From The Editor | October 18, 2021

Cell And Gene Start-Ups Need "CDMO 2.0"


By Louis Garguilo, Chief Editor, Outsourced Pharma

partnership and teamwork-iStock-919337726

Try as I may, I can’t get Massimo Dominici to use the term “CDMO,” although that’s what we’re talking about.

At least I think that’s what we’re talking about.

Finally, he relents; instead of saying “partnerships” again, he references “CDMO 2.0” as a different breed of external organization, established to support cell and gene therapy (CGT) companies – a prelude partner before potentially utilizing larger, established CDMOs.

New Support Spin

Dominici is a professional of eminent status in the CGT field, and founder of Rigenerand, a CGT company in Modena, Italy, managed by CEO Giorgio Mari. (See part one here.)

Massimo Dominici
Along with internal product pursuits, Rigenerand has established itself as this new wave “CDMO 2.0” to serve similar CGT companies.

Over the years, Dominici and Mari have taken measure of the progress the contract development and manufacturing industry has made.

Impressive it has been, yes, but that flows predominantly to what’s been accomplished for the small-molecule and then biologics industries. Not so much (at least not yet) for the CGT space.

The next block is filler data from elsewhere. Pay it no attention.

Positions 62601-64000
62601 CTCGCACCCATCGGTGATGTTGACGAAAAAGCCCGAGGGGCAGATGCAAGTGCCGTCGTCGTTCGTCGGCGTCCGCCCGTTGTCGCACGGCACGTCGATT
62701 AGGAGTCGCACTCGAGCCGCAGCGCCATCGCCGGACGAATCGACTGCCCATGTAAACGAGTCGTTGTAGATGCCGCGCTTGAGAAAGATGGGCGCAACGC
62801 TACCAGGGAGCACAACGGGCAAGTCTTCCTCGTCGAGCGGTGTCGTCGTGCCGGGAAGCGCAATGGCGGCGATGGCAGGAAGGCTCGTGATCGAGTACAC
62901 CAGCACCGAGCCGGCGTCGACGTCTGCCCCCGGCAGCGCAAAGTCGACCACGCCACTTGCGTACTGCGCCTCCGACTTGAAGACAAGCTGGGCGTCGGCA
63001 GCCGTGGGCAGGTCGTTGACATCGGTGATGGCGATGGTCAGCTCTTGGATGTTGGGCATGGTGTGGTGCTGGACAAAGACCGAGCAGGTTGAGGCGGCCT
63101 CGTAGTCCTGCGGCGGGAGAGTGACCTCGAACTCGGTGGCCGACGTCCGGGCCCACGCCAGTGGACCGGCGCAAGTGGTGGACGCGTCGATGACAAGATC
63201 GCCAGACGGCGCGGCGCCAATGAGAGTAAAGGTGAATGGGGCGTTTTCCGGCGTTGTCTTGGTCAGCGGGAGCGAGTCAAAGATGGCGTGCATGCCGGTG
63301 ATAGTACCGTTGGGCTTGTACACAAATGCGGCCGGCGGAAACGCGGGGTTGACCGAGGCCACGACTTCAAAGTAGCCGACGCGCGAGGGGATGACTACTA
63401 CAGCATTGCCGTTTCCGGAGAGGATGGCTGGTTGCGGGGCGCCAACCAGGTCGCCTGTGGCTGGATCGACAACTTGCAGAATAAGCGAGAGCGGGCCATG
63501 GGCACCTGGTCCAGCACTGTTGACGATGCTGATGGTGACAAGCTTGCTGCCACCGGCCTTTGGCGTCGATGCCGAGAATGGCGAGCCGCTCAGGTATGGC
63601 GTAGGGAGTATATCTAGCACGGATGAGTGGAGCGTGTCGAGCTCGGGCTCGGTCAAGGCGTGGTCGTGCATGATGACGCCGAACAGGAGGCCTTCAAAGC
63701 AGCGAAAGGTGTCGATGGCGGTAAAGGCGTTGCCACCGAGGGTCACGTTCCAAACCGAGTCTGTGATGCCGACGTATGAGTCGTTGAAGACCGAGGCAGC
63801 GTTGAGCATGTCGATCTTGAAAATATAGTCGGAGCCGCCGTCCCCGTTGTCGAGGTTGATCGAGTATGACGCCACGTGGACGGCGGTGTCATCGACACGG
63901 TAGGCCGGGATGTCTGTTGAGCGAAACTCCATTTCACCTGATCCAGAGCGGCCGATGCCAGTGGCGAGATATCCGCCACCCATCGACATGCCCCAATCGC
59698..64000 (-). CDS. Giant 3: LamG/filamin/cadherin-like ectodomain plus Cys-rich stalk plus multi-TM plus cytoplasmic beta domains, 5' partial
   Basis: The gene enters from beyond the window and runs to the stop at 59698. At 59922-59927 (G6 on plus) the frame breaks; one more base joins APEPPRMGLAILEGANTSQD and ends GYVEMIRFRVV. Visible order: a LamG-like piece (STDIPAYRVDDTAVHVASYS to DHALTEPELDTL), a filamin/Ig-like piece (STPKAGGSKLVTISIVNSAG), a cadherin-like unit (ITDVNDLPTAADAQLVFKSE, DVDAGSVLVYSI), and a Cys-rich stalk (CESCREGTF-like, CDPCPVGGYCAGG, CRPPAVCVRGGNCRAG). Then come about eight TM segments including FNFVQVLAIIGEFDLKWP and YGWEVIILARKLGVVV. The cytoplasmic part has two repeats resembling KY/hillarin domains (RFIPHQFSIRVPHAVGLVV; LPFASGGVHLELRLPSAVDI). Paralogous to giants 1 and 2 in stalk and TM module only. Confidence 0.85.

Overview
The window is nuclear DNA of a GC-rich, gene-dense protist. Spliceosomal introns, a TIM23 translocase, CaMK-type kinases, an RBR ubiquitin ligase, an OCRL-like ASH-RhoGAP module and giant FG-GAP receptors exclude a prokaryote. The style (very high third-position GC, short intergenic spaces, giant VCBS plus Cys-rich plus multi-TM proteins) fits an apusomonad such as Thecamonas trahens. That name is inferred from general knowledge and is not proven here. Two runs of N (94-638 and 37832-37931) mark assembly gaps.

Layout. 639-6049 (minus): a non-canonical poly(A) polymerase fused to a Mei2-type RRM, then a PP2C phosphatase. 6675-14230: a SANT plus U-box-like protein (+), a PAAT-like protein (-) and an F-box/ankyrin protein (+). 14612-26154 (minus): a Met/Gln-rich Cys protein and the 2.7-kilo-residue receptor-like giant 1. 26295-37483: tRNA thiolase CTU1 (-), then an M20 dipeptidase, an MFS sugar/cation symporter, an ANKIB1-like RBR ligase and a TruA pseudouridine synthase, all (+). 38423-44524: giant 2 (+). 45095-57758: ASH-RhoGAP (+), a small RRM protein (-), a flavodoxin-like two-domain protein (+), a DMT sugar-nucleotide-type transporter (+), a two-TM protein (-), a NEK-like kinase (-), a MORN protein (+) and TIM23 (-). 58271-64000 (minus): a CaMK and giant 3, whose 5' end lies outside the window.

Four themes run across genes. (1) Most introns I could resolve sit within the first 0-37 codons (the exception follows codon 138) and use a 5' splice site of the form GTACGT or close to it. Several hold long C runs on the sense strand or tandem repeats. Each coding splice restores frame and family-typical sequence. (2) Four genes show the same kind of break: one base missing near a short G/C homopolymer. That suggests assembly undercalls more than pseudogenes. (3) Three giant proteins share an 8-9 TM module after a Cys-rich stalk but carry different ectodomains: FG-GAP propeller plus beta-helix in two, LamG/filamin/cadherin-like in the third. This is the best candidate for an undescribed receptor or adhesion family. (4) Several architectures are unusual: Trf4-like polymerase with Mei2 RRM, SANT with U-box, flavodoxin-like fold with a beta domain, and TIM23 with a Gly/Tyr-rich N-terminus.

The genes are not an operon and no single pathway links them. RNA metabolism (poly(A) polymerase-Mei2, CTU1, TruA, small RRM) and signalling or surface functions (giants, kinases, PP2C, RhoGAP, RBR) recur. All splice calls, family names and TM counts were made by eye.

Outsourced Pharma has documented how CDMOs today may not mesh with CGT pursuits, where practically every program is “novel” to some degree; there’s limited a priori knowledge or experienced professionals; differing schedules, equipment, and pricing needs; batches are minimal and intermittent; and CDMOs have grown larger while biopharma customers are more virtual and lean.

In one sense, to overcome these challenges, Dominici (who maintains his position as fulltime professor at  University of Modena and Reggio Emilia) wants to backpedal to a simpler time when smaller shops focused on specific skill sets and capabilities, and weren’t in “one-stop-shop” mentalities.

But his new iteration of that focused CDMO eclipses those earlier service providers in the areas of a peer-to-peer mentoring, and sharing of developing knowledge and knowhow.